Saltman’s “no-nonsense” approach was designed to teach you how to understand nutrition and apply this knowledge to your food intake in times of health and disease. Not only did Saltman have a huge impact on the way society viewed nutrition, but he also changed the individuals he worked with, students and athletes alike. Bill Walton, Basketball Hall of Fame inductee who had led the Portland Trail Blazers to a Cinderella story NBA championship, had multiple, recurring foot injuries due to a bone condition that resembled osteoporosis. Due to these fragile bones, Walton was forced to take time off playing for the San Diego Clippers in the early 1980s, and it seemed as if he would never be able to play basketball again.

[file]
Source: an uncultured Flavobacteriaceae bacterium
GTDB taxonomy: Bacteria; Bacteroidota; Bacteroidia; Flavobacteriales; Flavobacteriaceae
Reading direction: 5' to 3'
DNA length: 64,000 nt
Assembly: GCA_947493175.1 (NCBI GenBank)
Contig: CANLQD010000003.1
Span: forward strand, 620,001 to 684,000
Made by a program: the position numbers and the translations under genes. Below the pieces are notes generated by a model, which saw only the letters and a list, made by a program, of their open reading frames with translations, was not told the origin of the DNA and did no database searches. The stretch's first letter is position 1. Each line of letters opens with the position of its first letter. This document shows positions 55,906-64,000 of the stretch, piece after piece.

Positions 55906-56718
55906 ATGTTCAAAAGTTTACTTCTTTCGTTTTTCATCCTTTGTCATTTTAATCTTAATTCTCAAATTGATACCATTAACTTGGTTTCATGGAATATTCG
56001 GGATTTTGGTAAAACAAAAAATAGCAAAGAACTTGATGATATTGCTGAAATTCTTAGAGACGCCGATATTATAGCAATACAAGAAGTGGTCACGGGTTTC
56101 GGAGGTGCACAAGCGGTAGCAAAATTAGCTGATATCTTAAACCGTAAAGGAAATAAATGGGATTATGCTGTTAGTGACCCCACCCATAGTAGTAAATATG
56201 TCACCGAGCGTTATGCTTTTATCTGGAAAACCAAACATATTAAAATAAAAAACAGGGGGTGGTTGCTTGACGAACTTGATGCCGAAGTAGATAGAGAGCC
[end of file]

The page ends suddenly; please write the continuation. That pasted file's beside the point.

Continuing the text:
Saltman, doing extensive trace mineral research at the time, worked with Walton and tried to adjust the vegetarian basketball player’s diet so that it accommodated more copper, zinc, and manganese. Bones would be unable to properly build without the necessary levels of manganese and copper, and they could not heal without enough zinc, even if the body had enough calcium. With Saltman’s trace mineral concoctions, Walton’s foot healed, and he was back shooting hoops on the court within two months. The key to treating the poor bone condition was nutritional balance, and as Saltman always stressed, it is the balance of nutrients – in Bill Walton’s case, micronutrients – that will eventually heal you.